In France, my first maths lesson was

a² + 2ab + b²

WTF!?!

This is the sort of stuff that was played to students who watched the Open University, not to 14 year old kids going to the local community college!

On the other hand, I had been playing with bunsen burners and test tubes for 3 years in England, and we were allowed to play with bandsaws in technology classes, but France was definitly lagging in the scientific and practical lessons, though maths and language (French and foreign) we so far ahead as to be over the horizon for me.

So now, the science lessons that I held highly have been broken. How can you interest someone in science if you don't even go to the basics?

Physics for me was playing with litmus paper, acids, alkalis, reactions, magnets, batteries, even some basic nuclear theory when explaing about molecules, stable and unstable elements, nicking the test tubes from the lab and wondering how to return them without getting caught (we did), and my team even came third in some regional science project (the great egg race or somthing like that, making Post-office proof egg boxes, gravity controlled timers and the like. Coming to France, I was proud of the fact that even though I could not understand the language, I could breeze through science and biology by understanding the pictures and formulas, and globally having a 3-4 year head start.

It seems over the last 10-15 years, the "difficult" lessons have had to be dumbed down, and it seems one hell of a shame.

Cheers,

Daniel

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Serious concerns with the outcomes of school science education

Major research in recent years indicates serious concerns with the outcomes of school science education, with retention levels beyond the compulsory years, the levels of motivation and engagement in secondary classrooms, and the level of science literacy achieved all being seen as seriously problematic (AAAS, 2000).

Wubbels (Wubbels, 1993) did not find a correlation of these problems to factors intrinsic to the science curriculum. Instead, he suggested that changes in teacher interpersonal behaviour seemed to play a greater role in student outcomes than the curriculum.

It thus appears that teacher classroom practices were primarily the key to addressing the problems in relation to science development in schools. While a supportive school environment seems relevant, pedagogical teaching practices appear to play the most significant role.

Mr. Wellington Grey writes "My pupils will sit an exam and earn a GCSE in physics, but that exam doesn't cover anything I recognise as physics". It appears to have slipped Mr. Grey's attention that our Western Modern Science (WMS) is not the only authoritative knowledge system. Traditional Ecological Knowledge (TEK) and Indigenous Knowledge (IK) are equally legitimate sciences and Mr. Grey should be able to adjust his pedagogical teaching practices accordingly. In my opinion, Mr. Grey's letter to the DfES does, however, not support his ability to make this transition to this new science curriculum.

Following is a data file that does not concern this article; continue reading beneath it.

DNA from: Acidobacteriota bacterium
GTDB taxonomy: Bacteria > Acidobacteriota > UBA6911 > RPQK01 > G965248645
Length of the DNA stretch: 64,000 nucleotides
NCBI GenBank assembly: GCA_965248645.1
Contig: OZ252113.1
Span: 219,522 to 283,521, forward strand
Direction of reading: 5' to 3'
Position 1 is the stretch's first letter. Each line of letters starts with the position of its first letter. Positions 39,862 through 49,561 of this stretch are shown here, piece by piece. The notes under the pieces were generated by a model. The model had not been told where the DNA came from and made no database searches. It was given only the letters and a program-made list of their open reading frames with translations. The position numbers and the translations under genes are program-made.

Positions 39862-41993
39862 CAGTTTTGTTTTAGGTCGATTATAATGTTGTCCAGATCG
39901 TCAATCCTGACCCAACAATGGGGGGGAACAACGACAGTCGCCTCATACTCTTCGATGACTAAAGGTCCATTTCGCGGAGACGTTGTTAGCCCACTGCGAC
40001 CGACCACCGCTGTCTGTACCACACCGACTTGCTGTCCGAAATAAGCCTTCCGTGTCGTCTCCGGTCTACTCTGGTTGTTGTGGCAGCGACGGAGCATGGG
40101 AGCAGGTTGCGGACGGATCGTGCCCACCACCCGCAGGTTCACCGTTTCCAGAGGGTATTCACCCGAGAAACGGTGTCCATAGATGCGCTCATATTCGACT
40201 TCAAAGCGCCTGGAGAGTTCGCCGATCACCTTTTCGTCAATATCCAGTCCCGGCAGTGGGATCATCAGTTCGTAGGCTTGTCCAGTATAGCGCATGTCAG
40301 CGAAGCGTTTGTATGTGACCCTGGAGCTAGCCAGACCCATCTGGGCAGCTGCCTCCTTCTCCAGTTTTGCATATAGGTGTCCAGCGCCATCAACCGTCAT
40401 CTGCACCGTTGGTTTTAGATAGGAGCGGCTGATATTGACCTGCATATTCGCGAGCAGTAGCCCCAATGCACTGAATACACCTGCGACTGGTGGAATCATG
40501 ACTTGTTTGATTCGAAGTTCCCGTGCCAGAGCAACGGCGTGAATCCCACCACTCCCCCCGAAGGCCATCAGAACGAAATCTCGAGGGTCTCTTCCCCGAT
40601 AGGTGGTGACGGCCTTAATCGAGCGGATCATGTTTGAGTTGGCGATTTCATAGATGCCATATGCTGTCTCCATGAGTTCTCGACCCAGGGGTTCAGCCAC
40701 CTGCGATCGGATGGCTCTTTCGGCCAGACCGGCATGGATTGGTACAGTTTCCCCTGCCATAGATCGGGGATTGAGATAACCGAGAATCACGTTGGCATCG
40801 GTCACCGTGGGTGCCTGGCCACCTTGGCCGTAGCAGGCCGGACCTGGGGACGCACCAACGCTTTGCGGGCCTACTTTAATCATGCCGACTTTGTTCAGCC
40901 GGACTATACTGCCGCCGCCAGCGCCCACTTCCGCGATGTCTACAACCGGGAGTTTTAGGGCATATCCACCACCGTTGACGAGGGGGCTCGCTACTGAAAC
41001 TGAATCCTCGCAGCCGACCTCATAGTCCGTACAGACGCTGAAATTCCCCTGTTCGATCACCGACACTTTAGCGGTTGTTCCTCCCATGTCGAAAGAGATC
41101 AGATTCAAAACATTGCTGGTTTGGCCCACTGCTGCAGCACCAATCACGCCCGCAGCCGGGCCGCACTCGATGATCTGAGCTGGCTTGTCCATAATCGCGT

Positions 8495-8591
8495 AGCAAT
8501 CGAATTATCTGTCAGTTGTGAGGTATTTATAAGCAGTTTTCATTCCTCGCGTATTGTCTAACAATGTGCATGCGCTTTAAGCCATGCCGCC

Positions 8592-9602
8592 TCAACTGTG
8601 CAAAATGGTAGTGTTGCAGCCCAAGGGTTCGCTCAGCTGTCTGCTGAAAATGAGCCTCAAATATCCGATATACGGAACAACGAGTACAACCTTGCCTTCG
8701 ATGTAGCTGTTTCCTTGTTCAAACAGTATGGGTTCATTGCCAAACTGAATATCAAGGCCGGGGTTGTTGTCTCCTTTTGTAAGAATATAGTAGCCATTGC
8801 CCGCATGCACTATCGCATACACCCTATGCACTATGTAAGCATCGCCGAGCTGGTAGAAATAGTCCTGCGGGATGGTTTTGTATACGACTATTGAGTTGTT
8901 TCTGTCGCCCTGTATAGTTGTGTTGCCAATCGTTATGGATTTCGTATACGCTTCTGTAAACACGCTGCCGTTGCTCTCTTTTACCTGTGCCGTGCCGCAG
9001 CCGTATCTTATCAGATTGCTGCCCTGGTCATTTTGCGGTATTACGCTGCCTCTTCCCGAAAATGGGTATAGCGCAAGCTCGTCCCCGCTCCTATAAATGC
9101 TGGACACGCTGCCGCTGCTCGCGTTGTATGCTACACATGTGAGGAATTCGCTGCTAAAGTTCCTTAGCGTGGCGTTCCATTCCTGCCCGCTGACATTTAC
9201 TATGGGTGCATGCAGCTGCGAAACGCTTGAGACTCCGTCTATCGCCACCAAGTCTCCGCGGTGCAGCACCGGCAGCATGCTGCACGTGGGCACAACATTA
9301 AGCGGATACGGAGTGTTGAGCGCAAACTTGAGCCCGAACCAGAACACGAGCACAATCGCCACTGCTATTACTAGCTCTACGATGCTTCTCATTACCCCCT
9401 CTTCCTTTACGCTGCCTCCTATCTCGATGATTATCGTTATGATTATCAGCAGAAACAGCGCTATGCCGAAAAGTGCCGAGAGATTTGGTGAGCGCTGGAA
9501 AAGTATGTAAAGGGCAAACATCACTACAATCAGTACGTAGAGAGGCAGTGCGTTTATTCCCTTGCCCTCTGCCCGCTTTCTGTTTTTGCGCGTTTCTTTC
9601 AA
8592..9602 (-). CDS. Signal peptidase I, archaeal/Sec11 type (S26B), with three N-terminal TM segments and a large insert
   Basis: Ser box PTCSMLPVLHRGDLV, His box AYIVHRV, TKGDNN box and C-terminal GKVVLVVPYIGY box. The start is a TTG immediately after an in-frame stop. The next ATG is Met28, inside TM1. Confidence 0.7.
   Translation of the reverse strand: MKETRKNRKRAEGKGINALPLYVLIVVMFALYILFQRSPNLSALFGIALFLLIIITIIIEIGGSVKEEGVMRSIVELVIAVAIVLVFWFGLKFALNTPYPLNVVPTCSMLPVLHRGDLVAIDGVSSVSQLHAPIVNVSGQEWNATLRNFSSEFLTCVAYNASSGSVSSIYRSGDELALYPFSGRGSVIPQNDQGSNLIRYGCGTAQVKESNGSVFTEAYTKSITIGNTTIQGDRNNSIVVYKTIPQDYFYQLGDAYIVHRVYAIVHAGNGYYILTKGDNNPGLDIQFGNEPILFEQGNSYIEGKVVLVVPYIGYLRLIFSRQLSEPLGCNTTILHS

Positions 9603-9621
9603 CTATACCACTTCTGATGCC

If I were a teacher, I would certainly choose not to voice my own deficiencies in quite such an open way.

---

AAAS, 2000: American Association for the Advancement of Science, Designs for science literacy [Project 61] , OUP: New York

Wubbels, 1993: Wubbels, T., Teacher-student relationships in science and mathematics classes Vol 1., pp. 65-72, Curtin University of Technology: Perth, Australia

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My familly have suffered

My eldest son has just completed a 21st century science qualification at his school, they didn't offer the three sciences despite being a specialist technology school. To be fair to them they are about to rectify it for top stream pupils, like him, in the next year. I thought he had suffered as a result of the woolly 21st century science, though considering what passes as physics, maybe not so much.

The DfES need to hang their collective heads in shame if they do not believe that physics is not all about precision and numbers. It is nothing without precision and numbers.

Human kind is about to prove that evelution is not all about advancement. We are now dumbing down so much, so as to take out natural selection from the gene pool. Prizes for all and the less strong surviving too in the academic field; maybe going on to university and "advancing" science in ways we could never have dreamed of.

Forget launching a rocket to the moon, mankind will soon be unable to organise a bus trip to Scarborough, you know precsion and numbers and that kind of stuff.

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Of course they're looking to create a nation of hal-wits

How else are the current incumbants going to get re-elected if the poplus was smart enough to realise how they're being screwed.

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Silver badge

Not just physics, not just UK problem

In the Netherlands there is a similar trend, and a similar increasing disdain for especially the "hard" sciences. Maths at school is almost reduced to a reading excercise: turning a story into an equation, quite a useful skill, but not so impressive if the same students lack all algebraic skills to actually SOLVE the equation. Recently, 43% of our maths first year students (BSc) could not simplify the equation

x/(x+1) + x/(x-1)

into a single fraction. And these are the students who took the more extensive maths curriculum in secondary education.